feedback-796140_1920_geraltAre you telling me it’s time to bring up more questions? Yep, to finalize your interview’s “postmortem,” reflect on these queries, which will become your focal points in preparation of your next job screening.

The first “biggie critique” might take a little while to follow-up and re-train. This is important since most of the professionals who serve on interview screening committees are administrators, HR staff members, or curriculum supervisors (not music content specialists). And, in the same breath, most music education majors are not well versed on these “buzz words” since they may be only briefly mentioned during their music courses.

1.     How many times did you use appropriate general educational terminology and current school jargon? Here are a few samples of “the ABCs.” If you do not know the meanings, Google search them or look up sites like https://resilienteducator.com/classroom-resources/education-terminology-jargon/, https://www.teachervision.com/dictionary-educational-jargon, and https://wwndtd.wordpress.com/education-jargon/. (If you really want to dive into an interesting “lingo generator,” experiment with https://www.sciencegeek.net/lingo.html, which may also help you define associations among related educational terms used in the composition of reports, grant applications, and other documents for accreditation.)

  • Assessments – Authentic, Formative (“for learning”), Summative (“of learning”), and Diagnostic
  • CCCC (The Four C’s) – 21st Century Learning Skills of Creativity, Collaboration, Communication, and Critical Thinking
  • Classroom Management and the concepts of “Assertive Discipline” and “Ladder of Referral”
  • Charlotte Danielson’s Four Domains – Planning and Preparation, Classroom Environment, Instruction, and Professional Responsibilities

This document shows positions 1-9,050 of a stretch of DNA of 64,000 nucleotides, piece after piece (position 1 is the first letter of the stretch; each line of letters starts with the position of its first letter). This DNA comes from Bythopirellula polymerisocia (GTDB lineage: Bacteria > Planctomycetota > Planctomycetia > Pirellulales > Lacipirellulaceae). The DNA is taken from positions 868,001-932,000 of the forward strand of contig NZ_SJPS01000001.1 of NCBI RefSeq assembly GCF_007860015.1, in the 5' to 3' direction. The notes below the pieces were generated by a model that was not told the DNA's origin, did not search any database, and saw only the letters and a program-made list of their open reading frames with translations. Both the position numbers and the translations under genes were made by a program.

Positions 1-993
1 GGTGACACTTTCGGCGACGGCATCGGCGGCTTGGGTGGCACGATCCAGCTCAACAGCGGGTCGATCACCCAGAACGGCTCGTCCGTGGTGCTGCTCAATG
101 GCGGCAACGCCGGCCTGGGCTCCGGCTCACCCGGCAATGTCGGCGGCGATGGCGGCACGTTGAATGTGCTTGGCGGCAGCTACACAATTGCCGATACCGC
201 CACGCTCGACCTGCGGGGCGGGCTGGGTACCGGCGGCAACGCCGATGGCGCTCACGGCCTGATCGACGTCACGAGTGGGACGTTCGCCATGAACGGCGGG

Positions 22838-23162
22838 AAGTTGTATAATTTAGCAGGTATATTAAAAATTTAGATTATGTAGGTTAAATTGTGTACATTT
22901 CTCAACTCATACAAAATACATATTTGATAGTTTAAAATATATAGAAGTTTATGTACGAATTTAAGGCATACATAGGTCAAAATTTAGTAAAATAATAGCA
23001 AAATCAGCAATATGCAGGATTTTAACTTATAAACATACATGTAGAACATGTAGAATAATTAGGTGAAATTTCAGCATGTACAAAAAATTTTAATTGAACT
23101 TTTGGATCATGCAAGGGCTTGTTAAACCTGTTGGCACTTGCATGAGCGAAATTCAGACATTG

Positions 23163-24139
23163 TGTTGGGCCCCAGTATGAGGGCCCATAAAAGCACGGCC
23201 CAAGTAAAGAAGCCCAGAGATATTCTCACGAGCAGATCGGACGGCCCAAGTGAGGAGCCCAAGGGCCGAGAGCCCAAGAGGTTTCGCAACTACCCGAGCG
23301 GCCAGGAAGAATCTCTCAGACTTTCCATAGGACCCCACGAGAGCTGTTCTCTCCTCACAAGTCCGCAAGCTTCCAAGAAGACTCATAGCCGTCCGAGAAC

• DOK – Depth of Knowledge and HOTS – Higher Order Thinking Skills
  • ESSA – Every Student Succeeds Act (2015), successor to NCLB (No Child Left Behind)
  • knowledge-5014345_1920_geraltIEPs  – Individualized Education Program, including IDEA (disabilities), 504 plans, accommodations for special needs, differentiated and customized learning, etc.
  • LMS – Learning Management System (software used by schools to track grades, take attendance, deliver curriculum, and offer/evaluate courses, etc.)
  • Middle School (or Middle Level Learner) Philosophy
  • PLN/PLC – A Personal Learning Network or Professional Learning Community
  • PBL – One of two different concepts: Project-Based or Problem-Based Learning
  • SEL – Social-Emotional Learning
  • SAS – Standards Aligned Systems of the PDE (Pennsylvania Department of Education)
  • STEAM – Science, Technology, Engineering, Arts, and Math
  • UBD – Understanding by Design, “backwards-design” curriculum development with EU (Enduring Understandings) and EQ (Essential Questions)

Of course, if you were “nailed” by not knowing terminology or acronyms of which you never heard, don’t “fake it!” Just be honest with the interviewers (they cannot expect a “raw recruit” fresh out of college to know everything), but never-the-less, look it up as soon as you return home. You’ll be ready for the next interview. (“Catch me once, shame on you. Catch me twice, shame on me!”)